James Thomson, the UW scientist who discovered the cells in 1998, has received the go-ahead to create a new stem-cell line that would be safe to test in humans.
The research, which involves the manipulation of the human embryonic stem cell into a self-perpetuating, unspecialized string of cells that could eventually develop into any of the body’s 220 cell types, has put UW-Madison in the spotlight in recent months.
The five existing stem-cell lines Thomson claims were grown using animal “feeder layers.” Thomson keeps his current stem-cell lines dividing and multiplying with the use of mouse cells, which provide nutrients and chemical signals.
Now, with the support of the Wisconsin Alumni Research Foundation, the researching and licensing arm of UW, Thomson will create a stem-cell line without these animal feeder layers.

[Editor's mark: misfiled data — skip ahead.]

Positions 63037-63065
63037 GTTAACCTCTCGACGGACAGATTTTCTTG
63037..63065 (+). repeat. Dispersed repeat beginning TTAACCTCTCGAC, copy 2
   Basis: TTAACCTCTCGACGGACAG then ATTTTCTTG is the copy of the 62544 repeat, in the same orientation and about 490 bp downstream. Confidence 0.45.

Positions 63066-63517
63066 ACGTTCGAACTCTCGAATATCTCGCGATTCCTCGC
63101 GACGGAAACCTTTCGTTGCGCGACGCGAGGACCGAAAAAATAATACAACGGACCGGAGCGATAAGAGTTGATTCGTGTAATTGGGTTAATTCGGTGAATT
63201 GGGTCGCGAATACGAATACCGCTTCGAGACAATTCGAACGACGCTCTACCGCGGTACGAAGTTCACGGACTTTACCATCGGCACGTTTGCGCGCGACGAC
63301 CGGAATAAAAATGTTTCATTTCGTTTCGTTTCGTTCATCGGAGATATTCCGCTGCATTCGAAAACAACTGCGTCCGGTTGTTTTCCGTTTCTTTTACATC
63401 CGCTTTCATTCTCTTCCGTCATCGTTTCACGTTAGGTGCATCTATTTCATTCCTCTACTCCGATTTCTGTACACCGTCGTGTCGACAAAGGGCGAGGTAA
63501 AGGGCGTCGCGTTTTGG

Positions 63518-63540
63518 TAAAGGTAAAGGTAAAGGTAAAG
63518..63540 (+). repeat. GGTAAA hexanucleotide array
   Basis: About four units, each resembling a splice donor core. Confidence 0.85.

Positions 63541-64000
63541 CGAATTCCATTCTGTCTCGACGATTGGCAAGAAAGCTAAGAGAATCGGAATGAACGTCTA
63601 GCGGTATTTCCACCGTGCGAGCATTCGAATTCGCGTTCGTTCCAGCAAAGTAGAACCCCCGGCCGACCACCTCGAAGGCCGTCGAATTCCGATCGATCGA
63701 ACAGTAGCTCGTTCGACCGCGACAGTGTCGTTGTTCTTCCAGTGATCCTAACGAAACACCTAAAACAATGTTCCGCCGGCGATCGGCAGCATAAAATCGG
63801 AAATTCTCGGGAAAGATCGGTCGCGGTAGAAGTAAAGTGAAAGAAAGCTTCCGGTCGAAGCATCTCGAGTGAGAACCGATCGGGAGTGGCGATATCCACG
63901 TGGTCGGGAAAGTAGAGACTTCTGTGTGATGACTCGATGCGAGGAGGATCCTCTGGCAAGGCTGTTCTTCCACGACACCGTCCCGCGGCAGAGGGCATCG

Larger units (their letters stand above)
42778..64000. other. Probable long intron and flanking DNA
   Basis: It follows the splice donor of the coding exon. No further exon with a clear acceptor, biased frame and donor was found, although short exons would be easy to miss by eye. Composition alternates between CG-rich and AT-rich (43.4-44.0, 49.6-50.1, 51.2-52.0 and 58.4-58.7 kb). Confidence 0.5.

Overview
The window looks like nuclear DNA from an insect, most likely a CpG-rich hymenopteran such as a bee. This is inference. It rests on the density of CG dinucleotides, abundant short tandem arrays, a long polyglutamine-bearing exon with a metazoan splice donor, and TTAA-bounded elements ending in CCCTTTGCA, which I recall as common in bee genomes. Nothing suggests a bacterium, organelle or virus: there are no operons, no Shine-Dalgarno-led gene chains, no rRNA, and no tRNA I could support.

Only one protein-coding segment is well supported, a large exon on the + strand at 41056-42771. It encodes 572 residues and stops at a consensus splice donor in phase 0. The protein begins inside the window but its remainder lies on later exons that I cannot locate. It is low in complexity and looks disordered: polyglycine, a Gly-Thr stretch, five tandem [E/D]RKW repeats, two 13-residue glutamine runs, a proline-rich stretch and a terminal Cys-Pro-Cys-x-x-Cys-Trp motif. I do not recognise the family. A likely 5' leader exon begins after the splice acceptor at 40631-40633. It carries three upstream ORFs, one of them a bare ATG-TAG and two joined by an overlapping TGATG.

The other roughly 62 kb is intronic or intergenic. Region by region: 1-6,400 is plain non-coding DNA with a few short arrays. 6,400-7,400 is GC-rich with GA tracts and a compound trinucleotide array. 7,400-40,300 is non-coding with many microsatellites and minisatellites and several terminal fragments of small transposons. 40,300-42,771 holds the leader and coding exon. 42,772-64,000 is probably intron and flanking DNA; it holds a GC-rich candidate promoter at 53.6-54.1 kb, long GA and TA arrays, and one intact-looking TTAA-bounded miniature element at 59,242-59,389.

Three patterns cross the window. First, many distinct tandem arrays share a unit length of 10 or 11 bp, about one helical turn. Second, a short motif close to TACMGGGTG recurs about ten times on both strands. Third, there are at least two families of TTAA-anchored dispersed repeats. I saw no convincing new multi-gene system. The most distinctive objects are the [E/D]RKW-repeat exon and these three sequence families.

Since it is unknown whether or not stem cells with the animal feeder layers are contaminated with germs, the Federal Drug Administration has prohibited experimenting with the cells on humans.
“If there’s some kind of virus that’s been flipping between species, the human cells could potentially acquire it,” Thomson said in a statement.
Researchers are seeking couples that could potentially donate embryos under specific ethical guidelines for this new stem-cell line. Thomson said it would take at least six months to grow these cells into a line once removed from embryos.
Any new stem cells created after Aug. 9, 2000, will not receive federal funding.